6 de abril de 2016
Dorsía Smith Silva
This essay explores the multiple reasons why reggaetón is an international phenomenon and enjoyed by fans across the globe. It begins with the detailed examination of the origins of reggaetón and traces the roots to the development of Panama in 1903 and the subsequent creation of the Panama Canal. By providing a complex view of the history of reggaeton, the essay provides a complex understanding of how reggaeton is linked to many different musical genres. These musical connections are extended by the early pioneers of reggaetón such as El General and Vico C and documentaries on reggaetón, which contextualize the rich and diverse foundations of reggaetón. In addition, the essay also highlights the success of several popular reggaetón artists, such as Daddy Yankee, Don Omar, and J Balvin and the popularity of reggaetón on radio stations and in concerts. As the essay illustrates, as more successful reggaetón artists have developed, reggaetón has increased its universal appeal to global audiences. With the genre’s steady evolution and increased exposure, reggaetón will continue to be a powerful force in the record industry and beyond. This phenomenon of reggaetón’s popularity only continues to grow and push its sales to the multibillion dollar mark in the record industry.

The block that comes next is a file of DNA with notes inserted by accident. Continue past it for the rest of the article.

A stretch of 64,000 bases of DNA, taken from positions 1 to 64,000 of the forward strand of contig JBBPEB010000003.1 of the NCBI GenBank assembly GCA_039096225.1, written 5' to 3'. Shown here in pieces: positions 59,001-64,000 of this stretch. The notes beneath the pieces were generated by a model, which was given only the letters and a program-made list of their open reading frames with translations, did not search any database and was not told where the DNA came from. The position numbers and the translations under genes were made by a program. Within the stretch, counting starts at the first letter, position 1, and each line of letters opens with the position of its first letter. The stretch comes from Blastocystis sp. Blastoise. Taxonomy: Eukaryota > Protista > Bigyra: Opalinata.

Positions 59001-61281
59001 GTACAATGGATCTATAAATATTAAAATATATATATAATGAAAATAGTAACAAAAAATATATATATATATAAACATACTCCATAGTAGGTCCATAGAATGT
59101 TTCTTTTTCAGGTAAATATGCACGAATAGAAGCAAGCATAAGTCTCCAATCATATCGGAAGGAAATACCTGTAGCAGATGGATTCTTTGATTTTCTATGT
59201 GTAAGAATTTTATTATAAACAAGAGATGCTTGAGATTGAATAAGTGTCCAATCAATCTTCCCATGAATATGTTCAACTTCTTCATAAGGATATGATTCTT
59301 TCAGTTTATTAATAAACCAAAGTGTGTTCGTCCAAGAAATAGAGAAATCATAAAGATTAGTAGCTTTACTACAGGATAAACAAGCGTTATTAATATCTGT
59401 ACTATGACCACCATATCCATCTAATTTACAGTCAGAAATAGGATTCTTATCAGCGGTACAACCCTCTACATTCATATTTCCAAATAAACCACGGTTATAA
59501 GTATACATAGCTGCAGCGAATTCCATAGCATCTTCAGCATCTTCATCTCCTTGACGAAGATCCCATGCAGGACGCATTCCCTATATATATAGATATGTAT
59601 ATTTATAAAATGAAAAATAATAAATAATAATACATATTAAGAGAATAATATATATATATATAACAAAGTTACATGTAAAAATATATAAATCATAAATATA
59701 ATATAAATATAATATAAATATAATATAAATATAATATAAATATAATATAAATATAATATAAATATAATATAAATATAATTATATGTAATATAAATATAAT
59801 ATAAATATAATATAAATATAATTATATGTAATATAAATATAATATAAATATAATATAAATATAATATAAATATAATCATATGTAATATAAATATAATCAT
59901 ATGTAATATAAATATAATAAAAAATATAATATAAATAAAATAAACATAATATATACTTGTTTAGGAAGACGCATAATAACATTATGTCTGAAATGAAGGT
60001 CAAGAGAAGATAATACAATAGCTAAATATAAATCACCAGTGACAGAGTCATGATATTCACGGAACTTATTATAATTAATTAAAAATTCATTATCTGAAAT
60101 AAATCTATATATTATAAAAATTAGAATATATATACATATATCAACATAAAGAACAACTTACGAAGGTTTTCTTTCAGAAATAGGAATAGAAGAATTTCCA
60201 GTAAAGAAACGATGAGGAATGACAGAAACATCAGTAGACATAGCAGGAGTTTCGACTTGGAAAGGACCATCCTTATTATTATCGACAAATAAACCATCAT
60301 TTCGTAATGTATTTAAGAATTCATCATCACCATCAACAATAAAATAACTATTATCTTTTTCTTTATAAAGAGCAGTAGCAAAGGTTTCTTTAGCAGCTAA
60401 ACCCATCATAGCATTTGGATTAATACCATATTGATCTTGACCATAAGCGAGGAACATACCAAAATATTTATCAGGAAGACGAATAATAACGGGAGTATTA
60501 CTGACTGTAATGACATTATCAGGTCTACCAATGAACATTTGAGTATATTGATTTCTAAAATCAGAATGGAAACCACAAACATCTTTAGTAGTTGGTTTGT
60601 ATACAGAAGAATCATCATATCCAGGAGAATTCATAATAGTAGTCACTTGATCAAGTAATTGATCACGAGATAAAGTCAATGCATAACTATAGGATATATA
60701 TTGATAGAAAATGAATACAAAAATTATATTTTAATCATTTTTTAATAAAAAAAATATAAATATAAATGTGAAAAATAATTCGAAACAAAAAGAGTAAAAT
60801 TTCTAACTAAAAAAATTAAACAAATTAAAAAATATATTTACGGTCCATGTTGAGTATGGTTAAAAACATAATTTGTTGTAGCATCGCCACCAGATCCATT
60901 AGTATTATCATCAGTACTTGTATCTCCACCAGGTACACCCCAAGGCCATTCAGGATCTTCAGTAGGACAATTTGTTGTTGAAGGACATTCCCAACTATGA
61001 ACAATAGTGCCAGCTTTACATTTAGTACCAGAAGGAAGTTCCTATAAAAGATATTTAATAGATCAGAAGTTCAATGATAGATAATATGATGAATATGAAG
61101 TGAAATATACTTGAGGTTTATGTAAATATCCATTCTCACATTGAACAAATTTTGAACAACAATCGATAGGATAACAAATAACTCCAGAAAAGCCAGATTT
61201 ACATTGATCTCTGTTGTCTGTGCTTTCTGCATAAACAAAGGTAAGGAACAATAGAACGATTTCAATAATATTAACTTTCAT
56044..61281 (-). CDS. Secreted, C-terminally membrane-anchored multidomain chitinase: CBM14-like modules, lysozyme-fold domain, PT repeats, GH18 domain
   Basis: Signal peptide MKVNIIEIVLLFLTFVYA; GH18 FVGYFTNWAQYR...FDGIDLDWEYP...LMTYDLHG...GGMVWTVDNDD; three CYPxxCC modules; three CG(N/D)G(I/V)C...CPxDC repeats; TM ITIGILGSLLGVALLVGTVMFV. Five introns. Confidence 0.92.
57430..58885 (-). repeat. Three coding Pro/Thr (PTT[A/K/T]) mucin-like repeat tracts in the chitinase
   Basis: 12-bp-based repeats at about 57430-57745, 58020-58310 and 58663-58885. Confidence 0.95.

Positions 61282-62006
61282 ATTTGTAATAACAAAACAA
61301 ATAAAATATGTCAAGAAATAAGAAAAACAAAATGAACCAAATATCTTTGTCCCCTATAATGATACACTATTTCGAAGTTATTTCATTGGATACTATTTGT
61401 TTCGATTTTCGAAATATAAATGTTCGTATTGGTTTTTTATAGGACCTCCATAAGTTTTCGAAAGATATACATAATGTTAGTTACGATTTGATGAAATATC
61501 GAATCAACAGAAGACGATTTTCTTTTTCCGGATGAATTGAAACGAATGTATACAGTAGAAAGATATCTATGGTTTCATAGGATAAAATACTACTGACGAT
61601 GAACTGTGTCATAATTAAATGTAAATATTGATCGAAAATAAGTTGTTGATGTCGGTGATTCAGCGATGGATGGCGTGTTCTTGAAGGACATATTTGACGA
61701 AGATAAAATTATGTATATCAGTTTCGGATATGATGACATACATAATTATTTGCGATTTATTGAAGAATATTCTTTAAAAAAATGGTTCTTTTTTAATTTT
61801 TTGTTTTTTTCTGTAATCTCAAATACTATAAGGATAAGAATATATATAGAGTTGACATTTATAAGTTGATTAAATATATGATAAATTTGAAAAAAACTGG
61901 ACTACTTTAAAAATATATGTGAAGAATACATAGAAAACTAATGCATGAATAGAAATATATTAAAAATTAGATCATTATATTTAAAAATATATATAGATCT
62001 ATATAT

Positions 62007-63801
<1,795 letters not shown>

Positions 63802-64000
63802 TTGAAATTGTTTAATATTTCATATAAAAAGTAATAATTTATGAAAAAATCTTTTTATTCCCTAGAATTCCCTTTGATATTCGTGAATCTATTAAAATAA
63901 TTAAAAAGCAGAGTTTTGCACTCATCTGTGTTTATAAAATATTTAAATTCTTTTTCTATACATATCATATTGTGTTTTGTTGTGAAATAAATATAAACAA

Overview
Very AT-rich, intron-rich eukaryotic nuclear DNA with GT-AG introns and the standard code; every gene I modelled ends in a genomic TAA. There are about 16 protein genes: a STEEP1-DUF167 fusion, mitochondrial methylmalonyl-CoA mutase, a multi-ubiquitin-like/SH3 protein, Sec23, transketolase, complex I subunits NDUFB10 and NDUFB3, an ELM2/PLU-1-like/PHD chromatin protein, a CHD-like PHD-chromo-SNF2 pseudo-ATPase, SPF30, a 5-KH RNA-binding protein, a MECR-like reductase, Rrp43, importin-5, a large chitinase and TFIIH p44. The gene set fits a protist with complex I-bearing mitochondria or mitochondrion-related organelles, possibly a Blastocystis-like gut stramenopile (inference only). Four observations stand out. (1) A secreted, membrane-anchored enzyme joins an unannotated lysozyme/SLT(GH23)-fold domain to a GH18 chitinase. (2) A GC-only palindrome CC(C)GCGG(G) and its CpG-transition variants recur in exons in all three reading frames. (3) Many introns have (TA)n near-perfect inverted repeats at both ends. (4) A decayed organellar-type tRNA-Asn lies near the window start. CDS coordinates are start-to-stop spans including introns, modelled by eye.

Reggaetón, Music and Music Industry and Artists
Perspectives on Reggaetón Symposium, 6 & 7 April 2016
Vigimaris Nadal-Ramos and Dorsía Smith Silva, English Department, College of General Studies
Dorsía Smith Silva is an Associate Professor of English in the Faculty of General Studies at the University of Puerto Rico, Río Piedras. She is the co-organizer of the First Symposium of Reggaetón at the UPR-RP in 2016 and co-teaches a course on reggaetón at the UPR-RP. Dr. Smith is also the co-editor and editor of several texts, including co-editor of Caribbean without Borders: Caribbean Literature, Language, and Culture (2008), Critical Perspectives on Caribbean Literature and Culture (2010), and Critical and Feminist Perspectives on Caribbean Mothering (2013), and editor of Latina/Chicana Mothering (2011). She is currently co-editing three books: Travelin’ Mama; Mothers, Mothering, and Globalization; and Mothers and Daughters. In addition, she has published articles in the Journal of Caribbean Literature¸ Journal of the Association for Research on Mothering, and Sargasso and poetry in POUI: Cave Hill Journal of Creative Writing. Her primary interests include global studies, cultural studies, and mothering and motherhood studies.
reggaetón, historia, Daddy Yankee
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